For the last 18 years around this time, in this space, I have given thanks for and to the officials who keep our games safer than they otherwise would be. I do so because it was just before the start of the Christmas season, on Nov. 18, 1994, during the Munster Basketball O'Rama, that referee Paul Danko collapsed. And despite the best efforts of athletic trainer Jose Madrigal, medical professionals in the crowd and responding paramedics, the Calumet Region officiating giant could not be resuscitated.
Back then, there were too few young former athletes willing to exchange school colors for black and white. Consequently, just days after Danko passed away, the Paul Danko Scholarship Fund was started at Purdue Calumet to help those numbers. The fund has grown to more than $42,500 and is now permanently endowed, allowing the Lake County Athletic Officials Association to award $2,000 annually to students interested in becoming a referee or umpire.
But given the abuse that officials are often subject to, why would one want to become one? The numbers speak for themselves; they remain low. The shortage detracts from quality, which in turn translates to decreased safety.
"For varsity (football) officials, we're OK but we're operating on a razor-thin margin," longtime Region referee Bob Parker said to me three years ago. "This year, there were 163 crews for 159 first-round (playoff) games in Indiana. We lose that many crews (four) to attrition each year."
One of those crews, this year, is Parker's own. After 25 years together, he, Rick Parker – his brother, Dave Koester, Bob Modrowski, and Rick Stanford are stepping aside.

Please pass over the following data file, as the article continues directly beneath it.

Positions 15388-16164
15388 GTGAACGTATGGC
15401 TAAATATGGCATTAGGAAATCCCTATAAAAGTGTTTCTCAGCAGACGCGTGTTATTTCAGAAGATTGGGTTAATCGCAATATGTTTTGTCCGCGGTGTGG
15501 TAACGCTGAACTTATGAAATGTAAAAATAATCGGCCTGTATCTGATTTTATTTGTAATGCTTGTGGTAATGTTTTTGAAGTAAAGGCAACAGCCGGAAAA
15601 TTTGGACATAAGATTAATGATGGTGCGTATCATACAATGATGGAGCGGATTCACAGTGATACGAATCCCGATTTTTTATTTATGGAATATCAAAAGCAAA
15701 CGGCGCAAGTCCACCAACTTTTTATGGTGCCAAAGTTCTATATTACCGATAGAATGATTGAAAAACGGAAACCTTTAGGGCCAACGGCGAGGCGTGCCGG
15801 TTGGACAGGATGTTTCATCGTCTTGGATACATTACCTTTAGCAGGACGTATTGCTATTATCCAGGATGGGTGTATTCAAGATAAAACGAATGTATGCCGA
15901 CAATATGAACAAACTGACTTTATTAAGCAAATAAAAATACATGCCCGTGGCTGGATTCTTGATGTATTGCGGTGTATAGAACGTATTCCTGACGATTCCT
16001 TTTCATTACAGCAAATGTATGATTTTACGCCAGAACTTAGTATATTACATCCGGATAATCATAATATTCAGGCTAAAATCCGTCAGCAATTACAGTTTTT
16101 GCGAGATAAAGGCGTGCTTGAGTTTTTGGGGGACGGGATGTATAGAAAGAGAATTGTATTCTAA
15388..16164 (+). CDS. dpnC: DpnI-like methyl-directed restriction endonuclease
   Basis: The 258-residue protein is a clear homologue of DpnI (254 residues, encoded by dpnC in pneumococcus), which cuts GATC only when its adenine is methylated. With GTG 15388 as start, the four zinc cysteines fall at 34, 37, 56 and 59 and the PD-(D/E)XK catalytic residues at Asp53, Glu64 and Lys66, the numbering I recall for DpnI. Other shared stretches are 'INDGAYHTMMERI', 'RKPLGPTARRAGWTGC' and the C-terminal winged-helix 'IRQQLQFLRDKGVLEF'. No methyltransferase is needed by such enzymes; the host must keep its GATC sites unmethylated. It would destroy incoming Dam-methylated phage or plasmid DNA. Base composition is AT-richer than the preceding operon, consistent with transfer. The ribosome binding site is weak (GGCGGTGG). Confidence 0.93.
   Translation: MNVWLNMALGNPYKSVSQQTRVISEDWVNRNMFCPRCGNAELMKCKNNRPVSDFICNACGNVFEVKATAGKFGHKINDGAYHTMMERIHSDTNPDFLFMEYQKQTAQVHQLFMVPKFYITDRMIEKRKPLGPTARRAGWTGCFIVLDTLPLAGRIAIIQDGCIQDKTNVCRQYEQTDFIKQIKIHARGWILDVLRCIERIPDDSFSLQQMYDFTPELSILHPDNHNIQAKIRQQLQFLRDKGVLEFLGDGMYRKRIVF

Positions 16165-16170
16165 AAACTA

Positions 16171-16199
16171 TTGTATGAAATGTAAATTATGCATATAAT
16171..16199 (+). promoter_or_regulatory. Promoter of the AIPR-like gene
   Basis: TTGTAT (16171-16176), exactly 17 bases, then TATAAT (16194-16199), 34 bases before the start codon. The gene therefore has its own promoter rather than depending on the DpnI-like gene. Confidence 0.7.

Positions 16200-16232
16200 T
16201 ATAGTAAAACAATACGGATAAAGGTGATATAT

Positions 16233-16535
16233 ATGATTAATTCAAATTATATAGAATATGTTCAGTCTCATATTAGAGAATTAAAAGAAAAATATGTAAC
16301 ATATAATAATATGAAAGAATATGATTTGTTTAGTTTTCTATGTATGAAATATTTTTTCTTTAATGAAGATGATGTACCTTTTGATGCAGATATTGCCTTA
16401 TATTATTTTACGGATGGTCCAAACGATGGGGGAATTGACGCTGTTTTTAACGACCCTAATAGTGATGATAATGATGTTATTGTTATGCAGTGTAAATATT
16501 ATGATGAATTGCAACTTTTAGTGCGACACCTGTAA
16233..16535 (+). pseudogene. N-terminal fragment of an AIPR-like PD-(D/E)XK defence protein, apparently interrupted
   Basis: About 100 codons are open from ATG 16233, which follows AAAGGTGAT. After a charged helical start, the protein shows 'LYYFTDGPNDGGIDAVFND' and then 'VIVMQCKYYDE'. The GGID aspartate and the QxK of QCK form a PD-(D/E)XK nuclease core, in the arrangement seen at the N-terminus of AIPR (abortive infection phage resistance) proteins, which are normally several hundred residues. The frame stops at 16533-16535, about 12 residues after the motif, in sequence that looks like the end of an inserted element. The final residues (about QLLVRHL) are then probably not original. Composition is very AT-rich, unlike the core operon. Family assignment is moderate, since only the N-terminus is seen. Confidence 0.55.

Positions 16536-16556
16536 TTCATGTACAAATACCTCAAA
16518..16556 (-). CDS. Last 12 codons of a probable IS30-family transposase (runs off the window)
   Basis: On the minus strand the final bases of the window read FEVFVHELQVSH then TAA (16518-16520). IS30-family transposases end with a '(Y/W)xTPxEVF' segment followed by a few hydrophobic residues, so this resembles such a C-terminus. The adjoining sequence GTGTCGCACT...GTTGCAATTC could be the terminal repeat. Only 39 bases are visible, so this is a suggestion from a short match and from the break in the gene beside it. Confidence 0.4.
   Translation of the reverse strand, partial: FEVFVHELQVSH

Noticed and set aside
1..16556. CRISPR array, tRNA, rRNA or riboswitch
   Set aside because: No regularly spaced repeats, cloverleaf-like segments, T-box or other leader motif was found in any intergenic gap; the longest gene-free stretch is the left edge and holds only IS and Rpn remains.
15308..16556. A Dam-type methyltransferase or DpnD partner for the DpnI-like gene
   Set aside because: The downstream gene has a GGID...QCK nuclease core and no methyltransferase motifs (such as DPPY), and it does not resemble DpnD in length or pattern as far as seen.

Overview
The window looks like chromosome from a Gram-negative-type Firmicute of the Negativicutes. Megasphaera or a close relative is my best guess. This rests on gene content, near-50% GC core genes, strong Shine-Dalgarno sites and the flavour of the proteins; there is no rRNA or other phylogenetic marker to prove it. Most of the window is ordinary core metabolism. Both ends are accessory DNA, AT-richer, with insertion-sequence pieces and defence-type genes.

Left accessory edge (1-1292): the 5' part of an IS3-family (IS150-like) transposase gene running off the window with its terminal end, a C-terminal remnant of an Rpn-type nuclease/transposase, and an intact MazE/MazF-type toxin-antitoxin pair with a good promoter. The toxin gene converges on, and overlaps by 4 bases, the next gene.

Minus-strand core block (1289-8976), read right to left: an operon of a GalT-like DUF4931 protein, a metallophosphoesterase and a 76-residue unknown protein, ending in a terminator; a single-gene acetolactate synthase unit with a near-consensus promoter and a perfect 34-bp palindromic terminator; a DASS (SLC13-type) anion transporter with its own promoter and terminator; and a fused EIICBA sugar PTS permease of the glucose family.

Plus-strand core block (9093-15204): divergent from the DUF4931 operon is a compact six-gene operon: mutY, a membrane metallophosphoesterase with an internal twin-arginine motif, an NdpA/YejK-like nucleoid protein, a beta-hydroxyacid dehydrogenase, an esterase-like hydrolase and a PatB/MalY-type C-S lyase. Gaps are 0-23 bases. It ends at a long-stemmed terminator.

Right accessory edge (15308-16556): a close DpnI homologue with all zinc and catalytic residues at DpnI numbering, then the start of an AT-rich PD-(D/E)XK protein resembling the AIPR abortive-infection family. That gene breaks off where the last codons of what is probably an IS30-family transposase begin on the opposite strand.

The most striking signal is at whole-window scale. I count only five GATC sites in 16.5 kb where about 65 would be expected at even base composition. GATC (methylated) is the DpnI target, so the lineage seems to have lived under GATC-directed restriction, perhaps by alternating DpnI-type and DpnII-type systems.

Four years ago in Indiana Football Digest, Parker wrote, "Becoming a football official is a great way to stay in touch with this great game. (And) while we officiate for the love of the game, it does help that you get paid. A high school official who works a varsity game and one lower level game each week can make $1,000 during the season, or even more.
"Finally, officiating presents the prospect of advancement and achievement," he continued. “Every official working the Super Bowl or the BCS National Championship started the same way. They got a license and started working freshman and JV games. In short, football officiating represents a great opportunity for a young man whose football-playing days are over to stay connected to the game we love."
For someone willing to start on the road to becoming an official, Parker will still be there. While he is retiring from officiating varsity games, he will be training younger officials and working lower level games with them.
For information about becoming an official in any sport in Indiana, visit the IHSAA's Web site at www.ihsaa.org. If in Illinois, go to the IHSA's www.ihsa.org.
To help continue the Danko Scholarship Fund, make your check payable to Purdue Calumet and send it to the Office of Advancement, LAWS 318, Purdue University Calumet, Hammond, IN 46323-2094.
Please note on your check and in a cover letter that the check should be deposited in the "Paul Danko Memorial Scholarship Fund." Your donation is tax deductible.
John Doherty is a certified athletic trainer and licensed physical therapist. This column solely reflects his opinion. Reach him at email@example.com. Follow him on Twitter @JDohertyATCPT.